By Gan Pei Ling (thenutgraph)
SHAH ALAM, 22 April 2009: The Selangor government will withdraw its appeal to the Federal Court over the Sagong Tasi case involving the Temuan tribe’s land rights.
In a statement today, Selangor Menteri Besar Tan Sri Khalid Ibrahim said the decision was made at state executive councilor (exco)’s meeting today.
He said the state legal advisor would inform the Federal Court tomorrow of the state government’s intention to withdraw the case.
“The state government believes in protecting the rights of indigenous peoples and will continue to treat the Orang Asli community with the respect they deserve and that should have been accorded to them from the very beginning,” he said.
He expressed hope that the Selangor government’s decision would help address the problems faced by the Orang Asli.
The Sagong Tasi case, which has been in the courts since 2000, involves the 1995 acquisition of 38 acres of the Temuan’s customary lands at Bukit Tampoi, Dengkil for the construction of a highway to the Kuala Lumpur International Airport.
In 1996, seven Temuans including Sagong Tasi sued the federal and Selangor governments, construction firm United Engineers (M) Bhd, and the Malaysian Highway Authority for their loss of land and dwellings as a result of the government’s acquisition of their land.
Sagong Tasi in 2005 at a Human Rights Day event (Pic courtesy of Suaram)
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In 2002, the Shah Alam High Court ruled that the Temuans were unlawfully evicted from their ancestral lands, located in central Selangor.
Additionally, High Court Judge Mohd Noor Ahmad ordered all four defendants to compensate the Temuan plaintiffs for the loss of their land in what was a historical ruling.
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The four defendants then appealed to the Court of Appeal. But in 2005, Court of Appeal judges Ariffin Zakaria, Gopal Sri Ram and Nik Hashim Nik Abdul Rahman unanimously upheld the High Court ruling.
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Moreover, the Court of Appeal increased the compensation for the Temuans by including both their gazetted and non-gazetted land, compared to the High Court decision that asked for compensation to be paid for the gazetted areas only.
Centre for Orang Asli Concerns coordinator Colin Nicholas hailed the Selangor government decision as “morally and politically correct and just”.
“It is a logical conclusion to the position taken by the Pakatan Rakyat government on Orang Asli land rights issues,” he said in a phone interview.
He added that the Barisan Nasional government did not ever do the same while it was in control of the state government.
Nicholas said the Selangor government’s decision set an important benchmark for other state governments and agencies in dealing with the Orang Asli.
Khalid also said in the statement today that the state has formed an Orang Asli Land Taskforce to protect the propriety rights of indigenous communities.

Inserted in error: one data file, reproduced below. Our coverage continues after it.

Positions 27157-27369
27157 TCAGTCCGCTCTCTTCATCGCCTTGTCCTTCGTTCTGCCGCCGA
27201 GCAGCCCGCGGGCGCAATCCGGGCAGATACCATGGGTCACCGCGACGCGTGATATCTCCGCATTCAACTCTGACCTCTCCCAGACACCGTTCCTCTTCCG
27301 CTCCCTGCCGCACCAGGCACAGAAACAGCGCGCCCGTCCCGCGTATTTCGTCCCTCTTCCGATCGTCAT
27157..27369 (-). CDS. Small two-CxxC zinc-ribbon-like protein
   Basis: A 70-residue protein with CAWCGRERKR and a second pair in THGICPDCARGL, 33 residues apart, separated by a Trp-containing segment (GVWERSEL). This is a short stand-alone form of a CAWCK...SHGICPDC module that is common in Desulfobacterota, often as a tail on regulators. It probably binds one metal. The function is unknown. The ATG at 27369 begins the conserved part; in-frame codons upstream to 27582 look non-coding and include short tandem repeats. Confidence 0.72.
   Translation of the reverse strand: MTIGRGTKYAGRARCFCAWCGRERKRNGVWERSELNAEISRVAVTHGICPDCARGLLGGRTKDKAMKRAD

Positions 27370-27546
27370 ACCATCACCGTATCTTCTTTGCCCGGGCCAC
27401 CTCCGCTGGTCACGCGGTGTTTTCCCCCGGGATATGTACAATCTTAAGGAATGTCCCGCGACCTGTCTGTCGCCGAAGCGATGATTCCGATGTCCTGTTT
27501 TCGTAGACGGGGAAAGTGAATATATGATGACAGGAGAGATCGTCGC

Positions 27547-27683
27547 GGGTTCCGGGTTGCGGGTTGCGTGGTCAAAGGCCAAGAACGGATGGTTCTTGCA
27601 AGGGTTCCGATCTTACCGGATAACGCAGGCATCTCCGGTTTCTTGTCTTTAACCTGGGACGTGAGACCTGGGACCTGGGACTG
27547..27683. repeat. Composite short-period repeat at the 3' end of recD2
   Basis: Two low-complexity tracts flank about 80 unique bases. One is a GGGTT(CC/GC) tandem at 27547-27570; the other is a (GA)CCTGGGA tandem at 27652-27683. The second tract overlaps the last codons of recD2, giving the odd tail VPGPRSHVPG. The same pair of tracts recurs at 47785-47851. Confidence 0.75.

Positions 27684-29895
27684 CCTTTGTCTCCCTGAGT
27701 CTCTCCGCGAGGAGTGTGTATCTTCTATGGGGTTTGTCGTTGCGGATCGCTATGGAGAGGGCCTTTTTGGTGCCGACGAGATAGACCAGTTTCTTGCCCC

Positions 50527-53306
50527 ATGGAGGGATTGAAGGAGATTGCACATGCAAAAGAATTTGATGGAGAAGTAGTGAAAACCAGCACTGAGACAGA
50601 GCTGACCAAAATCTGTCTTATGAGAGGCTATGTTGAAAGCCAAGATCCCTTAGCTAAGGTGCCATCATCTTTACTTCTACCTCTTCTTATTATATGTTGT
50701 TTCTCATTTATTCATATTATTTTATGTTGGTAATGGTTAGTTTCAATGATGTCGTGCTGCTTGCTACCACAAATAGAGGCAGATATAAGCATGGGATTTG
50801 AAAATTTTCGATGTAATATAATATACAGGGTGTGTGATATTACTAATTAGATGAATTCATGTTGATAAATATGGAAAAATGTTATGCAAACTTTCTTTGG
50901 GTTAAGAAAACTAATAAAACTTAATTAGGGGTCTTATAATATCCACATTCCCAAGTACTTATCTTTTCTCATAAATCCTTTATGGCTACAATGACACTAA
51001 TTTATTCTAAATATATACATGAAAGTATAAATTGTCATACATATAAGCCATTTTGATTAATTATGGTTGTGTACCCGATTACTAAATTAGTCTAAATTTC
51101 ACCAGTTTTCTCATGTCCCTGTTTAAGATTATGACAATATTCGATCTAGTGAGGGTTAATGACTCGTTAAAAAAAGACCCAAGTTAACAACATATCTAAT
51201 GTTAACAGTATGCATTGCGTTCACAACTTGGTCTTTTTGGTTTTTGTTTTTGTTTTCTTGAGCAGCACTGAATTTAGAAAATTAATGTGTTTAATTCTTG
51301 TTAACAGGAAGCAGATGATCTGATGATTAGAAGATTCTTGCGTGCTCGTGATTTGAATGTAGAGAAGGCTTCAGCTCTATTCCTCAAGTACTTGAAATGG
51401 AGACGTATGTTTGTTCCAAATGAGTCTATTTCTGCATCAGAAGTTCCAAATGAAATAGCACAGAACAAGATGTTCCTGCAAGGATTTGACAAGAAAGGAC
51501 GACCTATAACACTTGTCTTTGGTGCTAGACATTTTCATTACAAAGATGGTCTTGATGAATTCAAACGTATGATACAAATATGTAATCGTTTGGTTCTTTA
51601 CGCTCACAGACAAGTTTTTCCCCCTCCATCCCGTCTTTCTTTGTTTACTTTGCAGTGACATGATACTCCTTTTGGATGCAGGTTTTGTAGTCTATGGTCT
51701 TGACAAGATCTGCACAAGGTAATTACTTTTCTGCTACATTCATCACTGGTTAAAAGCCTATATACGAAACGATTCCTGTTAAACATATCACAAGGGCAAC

The taskforce, to be launched on 4 May, will address land-related issues after taking into account the concerns raised in the 2005 Court of Appeal judgment regarding the gazette of Orang Asli land.
Nicholas, who is involved in the taskforce, said it would be able to address bureaucratic obstacles that the Orang Asli face when trying to claim their rights over native customary land.
Selangor exco for tourism, consumer affairs and environment Elizabeth Wong said the taskforce’s priority would be to identify customary land that have not yet been approved or gazetted by the state government.
“This is the most difficult issue to tackle but it is the most fundamental [for the Orang Asli],” she told The Nut Graph, adding that the taskforce would consult the historical records in the land district offices and the Jabatan Hal Ehwal Orang Asli. It would also collaborate with historians, she said.
She said the taskforce hoped to resolve pending issues amicably in three months.
Orang Asli in Kampung Rembai, Selangor
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Khalid’s media officer Arfa’eza Aziz said the state did not want to take an adversarial approach and go to court every time there was a land dispute with the Orang Asli.
She said the taskforce would help the state settle these issues administratively.
The taskforce, which had its first meeting on 16 April 2009, comprise mainly Orang Asli representatives, and is chaired by a member of the community.
“Elected state representatives who have Orang Asli in their constituency will also be involved in the taskforce,” Wong said.
She added that the taskforce would work closely with an already established land taskforce co-chaired by Datuk Dr Tan Kee Kwong and Datuk Dr Prof Nik Md Zain.
Arfa’eza said there were about 14,000 Orang Asli in Selangor, mainly from the Temuan and Mahmeri tribes.